Arthroscopy – Diagnosis and treatment of the shoulder pathology

The shoulder is a very complex joint. It is the joint with the greatest mobility in the human body. All hand movements which are essential for any activity of our daily lives, are controlled by the shoulder.

Any pathology that affects this complex shoulder joint becomes highly uncomfortable when accomplishing simple day-to-day tasks, mainly due to associated pain, but often also incapacitating from a functional point of view; for example, dressing/undressing and personal hygiene.

In order to have a healthy shoulder the integrity and correct functioning of all the anatomical structures involved is indispensable.

Pain is the main complaint related to the shoulder, and it is also the main reason for the patient to seek medical help. Shoulder pain can be attributed to any of the anatomical structures of the shoulder.

Depending on age, and whether the pain is associated with trauma, several pathologies should be considered.

The most frequent pathologies are: tendon injuries (inflammation, calcification or rupture) of the rotator cuff (supraspinatus, infraspinatus, subscapularis), inflammation of the subacromial bursa with eventual mechanical conflict (subacromial impingement syndrome), joint cartilage lesions involving the humeral head and the glenoid cavity on the shoulder blade (arthrosis), capsule lesions and ligaments that stabilise the shoulder (dislocation).

Other problems such as adhesive capsulitis (or frozen shoulder), lesions of the long head of the biceps, minor instability, acromioclavicular joint pathologies, among others, are less frequent and more difficult to diagnose, with complementary diagnosis often giving us little information. In these cases a physical medical examination is fundamental for diagnosis and treatment.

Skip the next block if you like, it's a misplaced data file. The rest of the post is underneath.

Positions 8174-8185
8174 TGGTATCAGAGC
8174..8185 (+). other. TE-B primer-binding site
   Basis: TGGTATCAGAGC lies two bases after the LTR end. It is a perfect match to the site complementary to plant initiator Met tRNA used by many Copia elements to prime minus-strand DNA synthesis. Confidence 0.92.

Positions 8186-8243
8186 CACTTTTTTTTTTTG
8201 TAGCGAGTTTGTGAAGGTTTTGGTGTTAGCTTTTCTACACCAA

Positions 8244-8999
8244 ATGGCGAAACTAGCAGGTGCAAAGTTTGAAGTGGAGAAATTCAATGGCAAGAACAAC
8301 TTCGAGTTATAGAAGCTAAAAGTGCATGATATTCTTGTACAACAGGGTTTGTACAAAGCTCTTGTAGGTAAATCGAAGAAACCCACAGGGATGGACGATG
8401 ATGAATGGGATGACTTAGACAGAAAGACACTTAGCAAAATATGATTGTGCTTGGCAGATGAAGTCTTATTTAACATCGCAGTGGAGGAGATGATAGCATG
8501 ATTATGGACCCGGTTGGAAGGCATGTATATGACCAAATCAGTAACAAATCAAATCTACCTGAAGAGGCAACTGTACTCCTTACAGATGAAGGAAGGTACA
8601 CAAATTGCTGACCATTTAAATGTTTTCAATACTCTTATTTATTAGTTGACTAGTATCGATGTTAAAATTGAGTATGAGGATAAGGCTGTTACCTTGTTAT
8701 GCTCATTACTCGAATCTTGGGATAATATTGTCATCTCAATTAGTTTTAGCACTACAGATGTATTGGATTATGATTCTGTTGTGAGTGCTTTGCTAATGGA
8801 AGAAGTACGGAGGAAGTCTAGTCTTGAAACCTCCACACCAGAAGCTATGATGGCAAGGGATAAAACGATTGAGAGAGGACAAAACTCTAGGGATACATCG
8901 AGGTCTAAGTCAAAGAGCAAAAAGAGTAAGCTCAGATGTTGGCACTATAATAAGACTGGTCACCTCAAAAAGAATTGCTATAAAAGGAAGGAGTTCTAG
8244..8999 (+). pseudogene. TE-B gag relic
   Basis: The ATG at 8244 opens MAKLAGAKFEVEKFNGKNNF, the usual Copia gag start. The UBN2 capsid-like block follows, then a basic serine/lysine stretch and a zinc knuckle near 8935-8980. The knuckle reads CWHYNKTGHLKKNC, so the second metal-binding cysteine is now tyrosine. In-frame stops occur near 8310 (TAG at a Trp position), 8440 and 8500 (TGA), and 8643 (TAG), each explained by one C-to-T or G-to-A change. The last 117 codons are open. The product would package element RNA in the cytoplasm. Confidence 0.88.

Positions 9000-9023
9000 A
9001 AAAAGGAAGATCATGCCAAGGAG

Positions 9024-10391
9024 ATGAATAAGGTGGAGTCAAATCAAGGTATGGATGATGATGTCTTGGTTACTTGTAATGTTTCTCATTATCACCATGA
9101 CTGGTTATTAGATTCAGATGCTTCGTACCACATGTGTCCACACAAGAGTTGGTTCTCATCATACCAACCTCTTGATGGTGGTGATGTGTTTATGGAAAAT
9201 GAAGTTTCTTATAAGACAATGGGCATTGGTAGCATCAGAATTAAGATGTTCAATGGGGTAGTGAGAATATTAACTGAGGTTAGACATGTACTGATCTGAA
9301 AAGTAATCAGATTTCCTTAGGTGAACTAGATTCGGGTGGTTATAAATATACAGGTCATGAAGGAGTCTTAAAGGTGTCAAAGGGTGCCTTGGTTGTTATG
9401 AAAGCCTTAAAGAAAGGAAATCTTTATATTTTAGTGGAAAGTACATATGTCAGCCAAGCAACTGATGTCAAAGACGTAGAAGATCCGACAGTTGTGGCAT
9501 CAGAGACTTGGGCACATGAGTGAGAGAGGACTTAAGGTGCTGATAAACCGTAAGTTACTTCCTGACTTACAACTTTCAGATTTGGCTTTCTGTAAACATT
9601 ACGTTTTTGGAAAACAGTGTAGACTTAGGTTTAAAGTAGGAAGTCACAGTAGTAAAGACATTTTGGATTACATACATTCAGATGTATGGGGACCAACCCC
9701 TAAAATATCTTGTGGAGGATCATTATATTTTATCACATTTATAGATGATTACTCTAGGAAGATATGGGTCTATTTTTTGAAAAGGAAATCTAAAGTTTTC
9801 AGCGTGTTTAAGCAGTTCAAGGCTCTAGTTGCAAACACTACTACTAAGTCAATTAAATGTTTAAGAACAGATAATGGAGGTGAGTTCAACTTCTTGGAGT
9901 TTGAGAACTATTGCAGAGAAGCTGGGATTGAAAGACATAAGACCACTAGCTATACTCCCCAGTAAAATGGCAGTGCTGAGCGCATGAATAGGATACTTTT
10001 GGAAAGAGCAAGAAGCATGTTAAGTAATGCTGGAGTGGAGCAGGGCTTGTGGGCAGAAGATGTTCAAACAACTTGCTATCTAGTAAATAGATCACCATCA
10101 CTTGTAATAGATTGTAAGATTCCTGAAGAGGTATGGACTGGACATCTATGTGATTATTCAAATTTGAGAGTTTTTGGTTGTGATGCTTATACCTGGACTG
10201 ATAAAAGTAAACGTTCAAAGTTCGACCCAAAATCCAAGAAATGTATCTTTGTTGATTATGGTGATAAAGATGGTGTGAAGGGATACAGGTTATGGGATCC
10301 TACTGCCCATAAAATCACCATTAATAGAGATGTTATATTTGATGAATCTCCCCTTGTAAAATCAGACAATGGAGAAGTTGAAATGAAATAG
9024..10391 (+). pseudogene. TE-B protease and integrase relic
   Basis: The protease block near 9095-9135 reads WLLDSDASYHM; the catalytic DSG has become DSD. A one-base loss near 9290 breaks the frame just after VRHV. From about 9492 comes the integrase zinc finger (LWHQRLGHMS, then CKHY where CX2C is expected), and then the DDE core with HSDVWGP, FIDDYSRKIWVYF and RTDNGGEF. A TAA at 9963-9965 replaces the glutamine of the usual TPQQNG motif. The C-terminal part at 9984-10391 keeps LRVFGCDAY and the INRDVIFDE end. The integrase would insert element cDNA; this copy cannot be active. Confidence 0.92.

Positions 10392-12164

Arthroscopy of the shoulder, which first began in the 20th century, has greatly improved the ability to diagnose and treat problems of the shoulder joint, leading to a very significant improvement in the results obtained.

Arthroscopy is a mini-invasive technique where, through small incisions (approximately 0.5 cm), a camera and instruments are introduced. This allows direct visual access of all shoulder joint structures and simultaneous treatment of the lesion. The advantages are less tissue destruction to reach the affected joint and consequently less postoperative pain and greater speed in the rehabilitation process when compared to conventional open surgery.

From an aesthetic point of view the small incisions usually become imperceptible at the end of a few months, avoiding large scars. Using this arthroscopic technique helps to significantly increase diagnostic accuracy and treat pathologies/diseases. This is due to the direct visualisation of the shoulder joint.

Patients who were condemned to live their lives with the diagnosis of “tendinitis” began to see their lesions diagnosed and treated.

There are lesions however that continue to require classic open surgery, due to the inherent pathology and necessary technique (fixation of fractures or arthroplasty, for example).

Following the highly diverse areas of Orthopaedics in recent years, the Hospital Particular do Algarve has an Orthopaedic Consultation since 2014 specifically dedicated to shoulder and elbow pathology.

This consultation is dedicated to the diagnosis and treatment of all injuries involving the complex shoulder joint, namely in the treatment of fractures, sports injuries, arthrosis or ligament and tendon injuries.

The unit is equipped to perform treatment of shoulder pathologies, both non-surgical and surgical (open or arthroscopic), always using the latest techniques and technology available.

By Dr Diogo Silva Gomes
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Dr Diogo Silva Gomes is an Orthopaedic Surgeon specialising in shoulder pathology, working at Hospital Particular do Algarve